It was a great costume! Our son played with his excavator long after Halloween was over.

Excavator costume submitted by Morgan K. from Grand Junction, CO

Loader Costume

My son was obsessed with construction trucks and so for Halloween it was understood that he would be one … a front-end loader, to be exact! I started with a cardboard box that reams of copy paper come in (including the lid). I cut an opening in the box with an X-acto knife for my son to step into.

For the bucket part, I took the lid and made a cut along the top of the lid (but not all the way through) so that I could fold it to a 90 degree angle. I used my hot glue gun to glue the loader in that L-shaped position. Next I took two sticks that you use to stir paint (you can pick them up from Home Depot) to use as the arms of the loader.

I made a cut on either side of the box and on either side of the back of the bucket and slid the paint sticks into each matching slot. I then hot glue gunned them into place. Next I took the whole thing outside and spray painted it orange.

After it was dry, I used some orange construction paper to make the sides of the bucket: I cut two large triangles and then cut off the tips and glued it to the sides – that made the bucket complete.

For the smoke stack, I rolled a piece of black construction paper into a tube, glued it shut and then glued it to the top of the box.

For the tires, I cut two large circles and two smaller circles out of black poster board. I made the cut around the outside bumpy so that it would look like tire tread. I used crumpled up foil for the hubcaps.

Next it was time for the boulders in the bucket. I used several paper lunch sacks and stuffed them with newspaper and then crumpled them up. I glued each into the bucket so they would be secure.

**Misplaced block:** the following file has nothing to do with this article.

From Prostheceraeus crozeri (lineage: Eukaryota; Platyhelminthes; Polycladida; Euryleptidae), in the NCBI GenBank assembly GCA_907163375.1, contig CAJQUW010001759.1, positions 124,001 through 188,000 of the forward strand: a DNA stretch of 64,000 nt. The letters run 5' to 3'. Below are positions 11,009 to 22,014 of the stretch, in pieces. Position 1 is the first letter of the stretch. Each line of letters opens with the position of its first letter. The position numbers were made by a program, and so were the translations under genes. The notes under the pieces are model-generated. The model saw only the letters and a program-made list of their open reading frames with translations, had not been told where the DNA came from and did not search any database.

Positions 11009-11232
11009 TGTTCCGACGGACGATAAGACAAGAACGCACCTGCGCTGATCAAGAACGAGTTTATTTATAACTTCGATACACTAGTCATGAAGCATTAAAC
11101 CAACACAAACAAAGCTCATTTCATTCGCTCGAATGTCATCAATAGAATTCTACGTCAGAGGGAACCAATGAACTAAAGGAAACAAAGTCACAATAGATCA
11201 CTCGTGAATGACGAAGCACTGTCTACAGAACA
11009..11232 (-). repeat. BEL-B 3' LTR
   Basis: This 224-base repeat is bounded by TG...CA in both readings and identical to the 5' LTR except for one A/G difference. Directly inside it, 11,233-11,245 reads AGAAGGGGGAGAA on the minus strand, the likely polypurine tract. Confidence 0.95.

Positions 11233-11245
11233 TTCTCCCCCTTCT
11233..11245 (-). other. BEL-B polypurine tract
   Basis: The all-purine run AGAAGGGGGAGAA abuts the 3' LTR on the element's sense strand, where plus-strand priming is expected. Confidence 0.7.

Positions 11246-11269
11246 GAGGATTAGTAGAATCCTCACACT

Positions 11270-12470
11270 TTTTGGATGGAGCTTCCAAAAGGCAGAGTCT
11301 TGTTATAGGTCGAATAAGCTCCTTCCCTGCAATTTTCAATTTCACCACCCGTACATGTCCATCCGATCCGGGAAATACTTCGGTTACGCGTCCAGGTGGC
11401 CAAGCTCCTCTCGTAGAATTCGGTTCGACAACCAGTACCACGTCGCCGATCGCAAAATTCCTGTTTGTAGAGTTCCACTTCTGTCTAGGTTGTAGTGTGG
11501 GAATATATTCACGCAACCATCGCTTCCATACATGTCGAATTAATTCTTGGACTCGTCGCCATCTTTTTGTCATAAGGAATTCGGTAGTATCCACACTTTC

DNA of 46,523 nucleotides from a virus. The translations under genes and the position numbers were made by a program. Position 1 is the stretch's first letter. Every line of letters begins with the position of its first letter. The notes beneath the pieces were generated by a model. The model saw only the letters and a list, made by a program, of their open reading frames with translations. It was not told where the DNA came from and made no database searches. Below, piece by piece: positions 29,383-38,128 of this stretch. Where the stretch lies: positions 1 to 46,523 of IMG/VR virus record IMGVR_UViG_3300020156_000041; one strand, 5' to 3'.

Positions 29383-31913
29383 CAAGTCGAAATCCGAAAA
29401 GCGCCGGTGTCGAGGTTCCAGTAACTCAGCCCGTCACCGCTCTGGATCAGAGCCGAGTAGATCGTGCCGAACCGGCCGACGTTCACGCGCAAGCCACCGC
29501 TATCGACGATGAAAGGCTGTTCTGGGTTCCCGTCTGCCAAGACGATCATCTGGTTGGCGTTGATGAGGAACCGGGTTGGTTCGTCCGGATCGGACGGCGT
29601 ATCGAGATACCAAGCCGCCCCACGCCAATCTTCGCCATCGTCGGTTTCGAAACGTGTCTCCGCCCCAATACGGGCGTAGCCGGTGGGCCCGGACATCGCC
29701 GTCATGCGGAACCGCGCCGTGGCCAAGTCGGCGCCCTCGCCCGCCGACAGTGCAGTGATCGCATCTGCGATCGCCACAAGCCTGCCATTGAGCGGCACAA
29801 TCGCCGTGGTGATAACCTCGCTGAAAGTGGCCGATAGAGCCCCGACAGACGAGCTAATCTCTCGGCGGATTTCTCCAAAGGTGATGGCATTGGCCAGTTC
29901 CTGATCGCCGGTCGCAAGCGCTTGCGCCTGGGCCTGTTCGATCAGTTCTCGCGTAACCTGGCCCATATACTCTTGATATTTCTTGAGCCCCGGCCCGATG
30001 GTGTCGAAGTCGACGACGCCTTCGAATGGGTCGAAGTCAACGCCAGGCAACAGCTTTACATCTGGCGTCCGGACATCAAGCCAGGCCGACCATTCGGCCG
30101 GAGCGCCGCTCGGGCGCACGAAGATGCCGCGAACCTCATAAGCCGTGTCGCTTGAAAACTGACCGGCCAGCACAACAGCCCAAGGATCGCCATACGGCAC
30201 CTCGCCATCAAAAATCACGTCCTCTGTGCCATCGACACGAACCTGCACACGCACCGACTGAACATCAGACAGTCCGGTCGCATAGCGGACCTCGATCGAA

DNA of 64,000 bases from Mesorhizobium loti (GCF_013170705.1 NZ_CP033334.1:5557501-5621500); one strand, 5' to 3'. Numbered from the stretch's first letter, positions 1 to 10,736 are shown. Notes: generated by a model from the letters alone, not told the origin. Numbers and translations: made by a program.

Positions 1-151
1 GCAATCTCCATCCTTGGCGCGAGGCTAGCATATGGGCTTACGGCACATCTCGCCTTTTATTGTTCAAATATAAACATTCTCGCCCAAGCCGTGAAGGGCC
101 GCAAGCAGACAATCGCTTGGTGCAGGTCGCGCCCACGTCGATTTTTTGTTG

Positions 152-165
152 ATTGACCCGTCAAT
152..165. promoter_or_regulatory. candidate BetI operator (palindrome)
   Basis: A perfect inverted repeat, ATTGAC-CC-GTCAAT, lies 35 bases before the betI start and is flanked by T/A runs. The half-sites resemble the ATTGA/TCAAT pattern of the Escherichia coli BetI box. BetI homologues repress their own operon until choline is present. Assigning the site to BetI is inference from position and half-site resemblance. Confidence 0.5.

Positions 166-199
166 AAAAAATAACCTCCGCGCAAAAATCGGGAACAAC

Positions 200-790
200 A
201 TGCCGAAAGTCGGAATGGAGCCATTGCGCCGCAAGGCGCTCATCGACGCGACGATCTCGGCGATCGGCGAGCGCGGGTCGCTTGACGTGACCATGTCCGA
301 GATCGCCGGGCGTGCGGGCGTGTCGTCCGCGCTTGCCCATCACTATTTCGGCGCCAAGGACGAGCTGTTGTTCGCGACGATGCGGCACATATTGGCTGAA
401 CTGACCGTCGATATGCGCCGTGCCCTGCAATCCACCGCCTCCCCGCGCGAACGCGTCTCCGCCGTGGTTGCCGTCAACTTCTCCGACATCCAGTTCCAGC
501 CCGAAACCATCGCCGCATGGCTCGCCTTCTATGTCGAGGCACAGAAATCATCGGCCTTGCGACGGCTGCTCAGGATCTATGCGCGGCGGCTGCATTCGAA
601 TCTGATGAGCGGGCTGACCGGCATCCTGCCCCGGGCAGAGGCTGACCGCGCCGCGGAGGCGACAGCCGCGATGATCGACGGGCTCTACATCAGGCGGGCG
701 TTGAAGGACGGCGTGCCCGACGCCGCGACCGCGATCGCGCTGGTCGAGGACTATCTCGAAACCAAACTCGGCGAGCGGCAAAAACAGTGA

Finally, I bought a pair of suspenders to hook to the back and sides of the truck to go over my son’s shoulders. We topped the whole thing off with overalls and a hard-hat!

Excavator costume submitted by Kelly K. from Pitt Meadows, Canada

Digger Costume

I made this for a student in my class. He loves ‘diggers’. I was in the process of making something for myself out of a cardboard box and it just didn’t work out.

I put the box in the corner and as I was staring at it for inspiration I thought of this particular boy and I thought this would make a good ‘digger’ costume for him for Halloween. When he told me he didn’t have a costume, I knew I had to make it for him.

The body of the digger is a square box with the head and arms cut out. I used wrapping paper tubes to make the posts of the roof – I hot glued them to the roof made from the lid of another box.

I used a fifth wrapping paper tube to make the exhaust pipe that I bent and glued on. I used a thinner piece of cardboard and folded it to make the front overhang.

The ‘bucket’ is made from the corner of another box and cut along the bottom to look like the claws. I attached two cardboard arms to the bucket with a nut and bolt and then attached it the same way to the body of the digger so that the bucket can be moved up and down.

The tires and the grill details are made from thinner pieces of scrap cardboard.